Scientist-like persons hired by the fossil fuel industry have long maintained we should celebrate an ever-increasing level of carbon dioxide in our atmosphere. This gas, a key building block in the photosynthetic process, can enable plants to grow faster and get larger. It’s been called the “CO 2 fertilization effect.” Many crop yields are projected to increase. And bigger woody plants, the reasoning goes, can amass more carbon, thus helping to slow the rate of CO 2 increase in a handy negative-feedback loop.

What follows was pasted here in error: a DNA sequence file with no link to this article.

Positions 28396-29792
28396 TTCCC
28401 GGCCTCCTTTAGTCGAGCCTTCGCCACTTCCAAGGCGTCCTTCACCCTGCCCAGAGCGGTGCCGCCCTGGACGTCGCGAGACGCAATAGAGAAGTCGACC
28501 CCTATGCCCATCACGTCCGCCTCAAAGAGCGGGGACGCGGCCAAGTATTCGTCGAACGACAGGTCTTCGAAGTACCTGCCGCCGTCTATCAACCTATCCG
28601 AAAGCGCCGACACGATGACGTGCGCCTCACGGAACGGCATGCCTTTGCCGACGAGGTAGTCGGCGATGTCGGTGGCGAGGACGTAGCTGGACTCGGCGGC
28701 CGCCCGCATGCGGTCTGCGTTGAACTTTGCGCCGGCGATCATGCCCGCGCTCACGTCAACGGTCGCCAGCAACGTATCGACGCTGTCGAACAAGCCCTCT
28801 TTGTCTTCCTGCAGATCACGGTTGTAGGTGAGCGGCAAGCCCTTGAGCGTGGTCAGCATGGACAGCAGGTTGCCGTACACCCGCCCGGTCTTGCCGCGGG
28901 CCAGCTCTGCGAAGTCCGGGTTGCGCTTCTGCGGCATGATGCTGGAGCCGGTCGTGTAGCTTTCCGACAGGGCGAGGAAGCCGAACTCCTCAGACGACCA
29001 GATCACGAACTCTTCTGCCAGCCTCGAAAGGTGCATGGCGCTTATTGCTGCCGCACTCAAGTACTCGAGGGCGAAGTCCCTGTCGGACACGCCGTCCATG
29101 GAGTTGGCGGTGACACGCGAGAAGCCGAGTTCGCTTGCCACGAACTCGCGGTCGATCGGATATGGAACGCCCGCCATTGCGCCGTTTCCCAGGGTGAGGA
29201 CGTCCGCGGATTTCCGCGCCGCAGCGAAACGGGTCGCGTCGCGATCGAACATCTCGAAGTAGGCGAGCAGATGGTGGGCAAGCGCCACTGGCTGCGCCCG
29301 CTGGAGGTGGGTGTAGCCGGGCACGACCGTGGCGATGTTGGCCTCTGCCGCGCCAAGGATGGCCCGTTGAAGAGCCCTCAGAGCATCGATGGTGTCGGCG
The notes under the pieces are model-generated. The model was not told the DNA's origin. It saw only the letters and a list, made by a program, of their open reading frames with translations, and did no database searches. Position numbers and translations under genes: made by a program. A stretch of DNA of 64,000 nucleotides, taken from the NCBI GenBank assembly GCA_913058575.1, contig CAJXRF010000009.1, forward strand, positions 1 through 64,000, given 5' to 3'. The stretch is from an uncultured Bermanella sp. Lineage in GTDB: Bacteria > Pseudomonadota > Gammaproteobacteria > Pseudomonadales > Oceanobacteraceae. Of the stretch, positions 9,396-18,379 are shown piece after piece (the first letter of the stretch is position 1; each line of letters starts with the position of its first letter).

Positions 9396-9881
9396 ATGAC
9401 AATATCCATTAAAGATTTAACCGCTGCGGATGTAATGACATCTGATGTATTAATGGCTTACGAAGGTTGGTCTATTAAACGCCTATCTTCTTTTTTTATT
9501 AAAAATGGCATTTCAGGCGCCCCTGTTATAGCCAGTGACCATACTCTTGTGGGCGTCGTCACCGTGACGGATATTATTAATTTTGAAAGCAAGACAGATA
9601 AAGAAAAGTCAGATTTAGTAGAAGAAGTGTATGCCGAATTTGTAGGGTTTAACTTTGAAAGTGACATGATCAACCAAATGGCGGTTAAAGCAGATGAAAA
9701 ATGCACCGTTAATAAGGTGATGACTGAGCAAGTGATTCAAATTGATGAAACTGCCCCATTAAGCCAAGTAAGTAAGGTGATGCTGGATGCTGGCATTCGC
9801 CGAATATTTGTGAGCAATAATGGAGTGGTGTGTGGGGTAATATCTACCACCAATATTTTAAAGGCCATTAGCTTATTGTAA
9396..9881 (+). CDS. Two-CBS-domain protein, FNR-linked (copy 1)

In other words, they argue that climate change is good for plants, which in turn will help curb climate change. It’s an elegant win-win situation, and environmentalists no longer have to lose sleep over skyrocketing carbon dioxide. However, as with many supposed “truths,” this argument falls apart upon close examination. It’s like in 1981 when former President Ronald Reagan said “Trees cause more air pollution than automobiles do.” He was referring to terpenols (responsible for the pleasant piney-woods aroma in the forest), which can react with auto emissions to form ozone. In the larger picture, trees reduce air pollution of all sorts – and sequester carbon as well – on a colossal scale worldwide. His statement was “true” in a minor, technical sense for a single pollutant, but it was misleading, and for all intents and purposes, false.